Analyzing the injuries at the Center/Guard position for 2018 & outlook for 2019.

Another position, another review! The 2018 Bills lacked offensive firepower up front and as a result, the offense continued to be anemic. Like the Offensive Tackle position, the Guard and Center position were sorely ineffective and as a result, we should see significant turnover at the positions come 2019. Today’s post will review the injuries sustained at the respective positions in 2018 and how this may play out in 2019.

First up for is G Ike Boettger. The rookie out of Iowa saw game action in 4 games avoiding injury and not drawing any penalties. Like T Conor McDermott, he appears to be another player who was too good to be stashed on the practice squad but not good enough to garner consistent playing time. He appeared in 4 games towards the end of the season recording 0 penalties. While he did get some game experience, it begs the question whether that experience will be enough to earn a roster spot going into 2019 especially with all the recent signings this offseason. He will have to have a strong preseason to stick around next year.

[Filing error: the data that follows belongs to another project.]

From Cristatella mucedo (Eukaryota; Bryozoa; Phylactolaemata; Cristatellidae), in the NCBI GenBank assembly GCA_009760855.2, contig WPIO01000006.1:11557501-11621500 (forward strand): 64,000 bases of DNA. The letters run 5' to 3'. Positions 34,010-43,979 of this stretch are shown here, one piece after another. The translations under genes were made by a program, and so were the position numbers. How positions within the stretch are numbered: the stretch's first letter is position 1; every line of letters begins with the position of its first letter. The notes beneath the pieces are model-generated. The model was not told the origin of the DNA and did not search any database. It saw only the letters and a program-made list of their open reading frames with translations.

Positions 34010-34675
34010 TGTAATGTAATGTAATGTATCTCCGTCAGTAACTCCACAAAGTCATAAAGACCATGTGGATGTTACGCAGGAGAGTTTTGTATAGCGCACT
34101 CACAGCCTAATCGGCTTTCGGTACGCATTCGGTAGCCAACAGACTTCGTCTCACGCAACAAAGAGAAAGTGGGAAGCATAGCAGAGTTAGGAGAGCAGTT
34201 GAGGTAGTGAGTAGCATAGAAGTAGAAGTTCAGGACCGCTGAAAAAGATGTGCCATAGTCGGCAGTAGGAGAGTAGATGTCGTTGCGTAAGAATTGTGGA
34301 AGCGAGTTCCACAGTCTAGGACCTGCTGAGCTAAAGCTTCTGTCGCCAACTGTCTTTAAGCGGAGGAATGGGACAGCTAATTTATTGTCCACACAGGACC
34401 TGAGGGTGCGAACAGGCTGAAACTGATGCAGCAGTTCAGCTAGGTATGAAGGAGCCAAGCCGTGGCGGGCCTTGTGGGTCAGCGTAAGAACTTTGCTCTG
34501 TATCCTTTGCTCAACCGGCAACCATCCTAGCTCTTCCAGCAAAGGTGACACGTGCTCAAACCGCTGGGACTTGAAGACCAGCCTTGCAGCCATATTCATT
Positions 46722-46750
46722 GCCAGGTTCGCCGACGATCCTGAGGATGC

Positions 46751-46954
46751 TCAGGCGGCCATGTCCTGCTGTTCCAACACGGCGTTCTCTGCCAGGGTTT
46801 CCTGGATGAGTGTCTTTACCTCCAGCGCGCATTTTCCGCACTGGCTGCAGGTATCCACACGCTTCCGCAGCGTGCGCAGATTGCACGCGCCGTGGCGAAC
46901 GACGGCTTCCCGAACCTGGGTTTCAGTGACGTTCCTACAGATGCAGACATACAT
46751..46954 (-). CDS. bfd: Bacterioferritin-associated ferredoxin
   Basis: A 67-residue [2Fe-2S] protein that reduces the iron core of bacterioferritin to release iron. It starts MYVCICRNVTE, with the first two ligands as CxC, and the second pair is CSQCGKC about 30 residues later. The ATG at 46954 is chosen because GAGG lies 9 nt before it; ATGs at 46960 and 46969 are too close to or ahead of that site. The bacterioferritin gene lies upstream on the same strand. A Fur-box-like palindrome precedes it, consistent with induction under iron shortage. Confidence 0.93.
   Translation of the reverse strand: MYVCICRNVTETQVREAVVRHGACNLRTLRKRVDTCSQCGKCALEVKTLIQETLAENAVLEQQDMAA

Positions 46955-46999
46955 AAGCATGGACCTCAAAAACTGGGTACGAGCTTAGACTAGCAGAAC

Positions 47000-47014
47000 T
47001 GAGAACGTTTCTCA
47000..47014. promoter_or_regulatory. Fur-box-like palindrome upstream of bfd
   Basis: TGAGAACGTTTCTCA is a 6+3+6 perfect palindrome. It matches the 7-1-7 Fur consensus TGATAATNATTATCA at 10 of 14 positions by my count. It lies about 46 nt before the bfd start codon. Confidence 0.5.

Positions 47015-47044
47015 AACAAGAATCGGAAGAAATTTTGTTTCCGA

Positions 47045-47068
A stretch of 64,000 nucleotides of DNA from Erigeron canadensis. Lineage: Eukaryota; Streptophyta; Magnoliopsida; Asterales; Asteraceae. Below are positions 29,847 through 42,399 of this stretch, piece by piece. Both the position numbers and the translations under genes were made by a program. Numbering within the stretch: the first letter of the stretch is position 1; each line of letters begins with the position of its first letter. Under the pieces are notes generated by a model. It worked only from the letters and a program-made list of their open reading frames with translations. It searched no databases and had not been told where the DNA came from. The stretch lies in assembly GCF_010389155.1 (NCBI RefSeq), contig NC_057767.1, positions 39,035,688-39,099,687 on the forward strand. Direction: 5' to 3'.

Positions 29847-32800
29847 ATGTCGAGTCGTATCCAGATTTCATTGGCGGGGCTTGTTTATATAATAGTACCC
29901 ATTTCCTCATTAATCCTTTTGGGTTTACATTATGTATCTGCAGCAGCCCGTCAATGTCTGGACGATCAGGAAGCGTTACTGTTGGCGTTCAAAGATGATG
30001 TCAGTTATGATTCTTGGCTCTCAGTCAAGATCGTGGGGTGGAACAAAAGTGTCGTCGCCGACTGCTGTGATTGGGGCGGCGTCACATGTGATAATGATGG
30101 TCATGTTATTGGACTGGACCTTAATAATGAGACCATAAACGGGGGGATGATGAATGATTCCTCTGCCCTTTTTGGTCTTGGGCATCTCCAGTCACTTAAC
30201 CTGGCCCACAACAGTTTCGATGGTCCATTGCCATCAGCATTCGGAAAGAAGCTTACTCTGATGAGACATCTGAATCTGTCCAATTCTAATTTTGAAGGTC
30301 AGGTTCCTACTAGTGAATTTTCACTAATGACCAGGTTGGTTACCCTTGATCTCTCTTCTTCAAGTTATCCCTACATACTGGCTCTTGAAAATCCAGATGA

Next is G Wyatt Teller. The former 5th round pick from Virginia Tech in 2018 earned some well deserved playing time appearing in 8 games & starting 7, racking up 2 holding penalties and 2 false starts. He also avoided injury which would have set his progress back. He did show flashes of why he was drafted but at times was inconsistent. While it was not expected that a 5th round draft pick would come in and play exceptionally well, there was still hope that he would demonstrate some ability to play at the next level, which for the most part he did. Having new O-Line coach Bobby Johnson working with him along with several veterans should help Teller to progress. I expect him to return in 2019 as key depth.